"A film should be a pebble in your shoe": Lars von Trier and Niels VÝrsel enjoy their own joke so much they can't keep a straight face. Director and writer play "themselves," bubonic creativity (falling between two stools) is their subject. When the script for The Cop and the Whore gets fried, the two scramble for a new project to meet the Danish Film Institute deadline; the writing of a thriller about a plague outbreak coincides with the spreading of a virus in the real world. The framing bits play out like the Lars & Niels Improv Hour crapped out in 16mm, the work-in-progress is imagined as heavily baroque -- Von Trier plays the misguided hero, whose idealism is seen as traitorism by fellow doctors in a passage staged apparently in the bowels of Charles Foster Kane's Xanadu estate. The pair visits Germany and the camera zooms into Udo Kier's tearful anecdote, one of the film's many instances of searching experimentation mingled with subterranean facetiousness; VÝrsel elsewhere wants to be able to write about America "like Kafka" and recites a teenage girl's correspondence for mutual chortling, the timeline of the narrative scrawled on the wall ("Here we need some drama... Revelation leads to some religious ending") would be used for Breaking the Waves, surely. Von Trier dissolves his Alka-Seltzer in a champagne glass, a laughing cabbie (Michael Simpson) is cast as a pestilent preacher and last seen chest-deep in a swamp surrounded by mock-zombies -- as meta-doodles go, this needs better gags. The stupidity of the setup is nearly forgiven when Von Trier's ferocious punchline rolls along: Bemused producer Claes Kastholm Hansen calls the results "pathetic at best," their dinner is followed by a hypnotist's prolonged freakout, film-school impudence boils over into authentically galling horror. In black and white.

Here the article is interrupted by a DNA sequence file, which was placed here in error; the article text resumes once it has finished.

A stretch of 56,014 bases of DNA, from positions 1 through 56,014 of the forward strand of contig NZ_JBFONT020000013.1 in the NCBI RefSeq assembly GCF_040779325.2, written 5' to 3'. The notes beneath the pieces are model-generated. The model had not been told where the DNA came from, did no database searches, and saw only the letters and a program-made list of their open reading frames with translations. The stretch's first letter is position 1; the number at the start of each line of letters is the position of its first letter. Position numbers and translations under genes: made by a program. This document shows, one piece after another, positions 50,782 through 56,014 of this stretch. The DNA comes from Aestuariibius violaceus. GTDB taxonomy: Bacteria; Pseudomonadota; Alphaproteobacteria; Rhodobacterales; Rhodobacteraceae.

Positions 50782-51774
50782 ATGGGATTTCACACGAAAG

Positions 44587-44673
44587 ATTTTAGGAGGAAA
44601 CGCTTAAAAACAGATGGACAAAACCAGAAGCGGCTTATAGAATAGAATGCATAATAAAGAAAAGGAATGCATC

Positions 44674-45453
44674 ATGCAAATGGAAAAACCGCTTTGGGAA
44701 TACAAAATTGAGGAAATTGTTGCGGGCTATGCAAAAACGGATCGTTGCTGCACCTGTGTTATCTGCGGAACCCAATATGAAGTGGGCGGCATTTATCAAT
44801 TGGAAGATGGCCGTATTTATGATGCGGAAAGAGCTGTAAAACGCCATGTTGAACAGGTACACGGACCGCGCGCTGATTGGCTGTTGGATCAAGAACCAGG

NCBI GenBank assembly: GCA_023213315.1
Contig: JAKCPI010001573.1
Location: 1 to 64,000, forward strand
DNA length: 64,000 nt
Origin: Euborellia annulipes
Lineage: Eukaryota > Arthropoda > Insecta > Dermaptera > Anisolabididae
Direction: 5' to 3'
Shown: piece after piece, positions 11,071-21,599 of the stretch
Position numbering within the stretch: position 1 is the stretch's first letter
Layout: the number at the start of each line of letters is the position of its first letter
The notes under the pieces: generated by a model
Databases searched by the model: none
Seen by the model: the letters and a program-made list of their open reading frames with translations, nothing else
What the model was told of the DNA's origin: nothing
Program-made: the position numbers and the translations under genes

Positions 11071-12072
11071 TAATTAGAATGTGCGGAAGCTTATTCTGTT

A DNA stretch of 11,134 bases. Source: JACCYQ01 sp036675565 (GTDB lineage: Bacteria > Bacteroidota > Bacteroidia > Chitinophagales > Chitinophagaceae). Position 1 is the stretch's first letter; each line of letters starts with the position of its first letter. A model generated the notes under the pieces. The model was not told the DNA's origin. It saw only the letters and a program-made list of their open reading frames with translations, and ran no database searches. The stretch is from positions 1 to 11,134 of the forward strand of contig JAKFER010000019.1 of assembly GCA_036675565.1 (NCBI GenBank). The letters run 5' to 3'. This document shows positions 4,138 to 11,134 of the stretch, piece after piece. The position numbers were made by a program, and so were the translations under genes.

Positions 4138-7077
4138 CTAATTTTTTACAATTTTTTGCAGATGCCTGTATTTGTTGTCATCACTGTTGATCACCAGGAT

--- Fernando F. Croce